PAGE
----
Government urged to link up with charities to protect online users

Think tank New Philanthropy Capital wants to see government and charities work collaboratively on online safety issues.

Joe Lepper | 5th Jul 19
Image of person on a computer representing online safety

Charities should be at the heart of efforts to improve online safety, according to charity consultancy and think tank New Philanthropy Capital (NPC)’s call to government.

The think tank wants ministers to be more collaborative in their work with the voluntary sector to ensure users are protected online.

The recommendation comes in NPC’s response to the government’s Online Harms White Paper consultation. This outlines plans to set up an independent regulator for the online sector, a duty of care on firms and greater powers for users.

“Online safety is dependent on social norms which change rapidly,” said NPC Policy Manager Grace Wyld.

“The whitepaper makes few references to the role of civil society and charities as part of the solution. To succeed, we believe the Government and its new regulator must work in partnership with charities to co-design efforts to empower users and build a better internet.”

Evaluating evidence

NPC is specifically calling for government to make use of existing charity sector initiatives to protect users and set up a What Works Network for online safety looking at measuring and evaluative evidence from successful schemes. This should involve charities working alongside government.

In addition, NPC is calling on funders and philanthropists to be more involved in online safety initiatives.

NPC’s Digital Lead, Alex Green added: “We welcome the initiatives the Government has laid out, but it would be better to build on what already exists, rather than setting up everything from scratch. There’s lots of great work already being done by charities up and down the country, which could significantly improve online safety with more investment.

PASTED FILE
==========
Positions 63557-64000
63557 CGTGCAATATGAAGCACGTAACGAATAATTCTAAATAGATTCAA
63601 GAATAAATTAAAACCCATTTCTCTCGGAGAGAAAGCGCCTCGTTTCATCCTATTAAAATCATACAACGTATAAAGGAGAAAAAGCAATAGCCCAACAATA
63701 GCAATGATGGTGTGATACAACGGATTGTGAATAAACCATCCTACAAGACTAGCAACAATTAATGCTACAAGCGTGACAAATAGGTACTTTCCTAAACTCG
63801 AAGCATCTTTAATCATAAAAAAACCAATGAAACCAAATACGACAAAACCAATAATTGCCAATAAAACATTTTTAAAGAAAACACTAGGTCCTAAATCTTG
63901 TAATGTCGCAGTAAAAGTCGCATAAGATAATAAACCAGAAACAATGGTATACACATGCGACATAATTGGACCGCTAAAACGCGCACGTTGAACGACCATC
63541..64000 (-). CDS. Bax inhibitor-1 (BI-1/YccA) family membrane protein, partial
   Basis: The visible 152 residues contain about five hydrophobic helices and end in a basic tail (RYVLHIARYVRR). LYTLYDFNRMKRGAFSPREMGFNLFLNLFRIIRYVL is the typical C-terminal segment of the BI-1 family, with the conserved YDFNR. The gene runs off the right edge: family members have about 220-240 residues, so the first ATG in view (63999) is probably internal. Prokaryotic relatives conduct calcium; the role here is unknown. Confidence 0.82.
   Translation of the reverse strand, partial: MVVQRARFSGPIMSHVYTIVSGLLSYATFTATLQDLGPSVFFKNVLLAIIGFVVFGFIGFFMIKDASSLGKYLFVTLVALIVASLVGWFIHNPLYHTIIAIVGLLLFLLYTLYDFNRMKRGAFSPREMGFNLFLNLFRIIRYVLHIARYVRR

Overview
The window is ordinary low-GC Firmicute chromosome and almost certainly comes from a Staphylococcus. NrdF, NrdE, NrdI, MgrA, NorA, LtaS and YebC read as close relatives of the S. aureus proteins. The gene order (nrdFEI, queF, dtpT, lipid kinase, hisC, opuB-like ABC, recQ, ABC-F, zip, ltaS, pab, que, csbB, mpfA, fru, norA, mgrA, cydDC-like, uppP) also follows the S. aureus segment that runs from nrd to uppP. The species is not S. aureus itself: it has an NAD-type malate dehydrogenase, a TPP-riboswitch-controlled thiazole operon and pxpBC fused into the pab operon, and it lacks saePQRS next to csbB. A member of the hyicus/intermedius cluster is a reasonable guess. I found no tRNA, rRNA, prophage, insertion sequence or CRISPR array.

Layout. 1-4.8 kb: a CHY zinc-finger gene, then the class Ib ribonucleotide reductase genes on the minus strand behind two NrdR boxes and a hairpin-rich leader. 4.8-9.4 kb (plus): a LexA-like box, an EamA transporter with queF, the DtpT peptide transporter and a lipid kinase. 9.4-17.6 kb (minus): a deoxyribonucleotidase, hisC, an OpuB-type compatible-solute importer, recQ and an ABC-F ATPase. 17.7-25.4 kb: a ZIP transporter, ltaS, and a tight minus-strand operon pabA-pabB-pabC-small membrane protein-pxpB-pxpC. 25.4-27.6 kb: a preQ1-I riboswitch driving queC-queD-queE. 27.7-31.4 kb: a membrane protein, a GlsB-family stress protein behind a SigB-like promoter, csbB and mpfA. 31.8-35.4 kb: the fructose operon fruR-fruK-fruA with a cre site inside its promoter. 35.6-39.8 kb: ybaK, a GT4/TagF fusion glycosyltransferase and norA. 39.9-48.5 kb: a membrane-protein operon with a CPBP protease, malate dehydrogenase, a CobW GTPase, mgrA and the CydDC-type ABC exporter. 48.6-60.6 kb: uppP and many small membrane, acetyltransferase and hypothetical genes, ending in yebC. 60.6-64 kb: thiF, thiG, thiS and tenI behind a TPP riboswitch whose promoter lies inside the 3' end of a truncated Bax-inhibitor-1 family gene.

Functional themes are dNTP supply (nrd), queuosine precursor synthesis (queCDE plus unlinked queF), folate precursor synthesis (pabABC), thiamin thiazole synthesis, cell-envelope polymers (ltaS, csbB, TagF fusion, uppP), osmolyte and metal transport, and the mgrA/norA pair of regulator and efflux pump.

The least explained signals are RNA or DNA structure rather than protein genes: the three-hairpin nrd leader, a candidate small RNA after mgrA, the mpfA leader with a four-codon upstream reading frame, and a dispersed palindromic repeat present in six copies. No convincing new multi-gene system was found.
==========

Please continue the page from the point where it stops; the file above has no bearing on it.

“Online safety is best understood in the wider policy context of child safety as a whole. Online risks are almost always an extension of offline ones. More evidence is needed on how these interrelate, especially in relation to socio-economic status. We’re therefore proposing setting up a What Works Network for Online Safety to build the evidence base and improve evidence-based decision making.”

“At present, most online safety funding is from tech companies. It is undoubtedly a good thing that tech companies recognise their responsibilities, but they cannot be expected to do everything or to ignore commercial pressures. Foundations and philanthropists need to step up to create a more diverse funding landscape.”

Charity initiatives

In March this year tech social enterprise Reason Digital teamed up with former sexual health worker Sara Rowbotham to develop a set of guidelines for parents to keep their children safe online.

Also earlier this year the NSPCC revealed that nine out of ten parents back the creation of a regulator to ensure social network firms are legally responsible for protecting children.

Last year a partnership of three UK charities, involving Internet Watch Foundation, South West Grid for Learning and Childnet received £2.2m in European Union funding to help protect children online.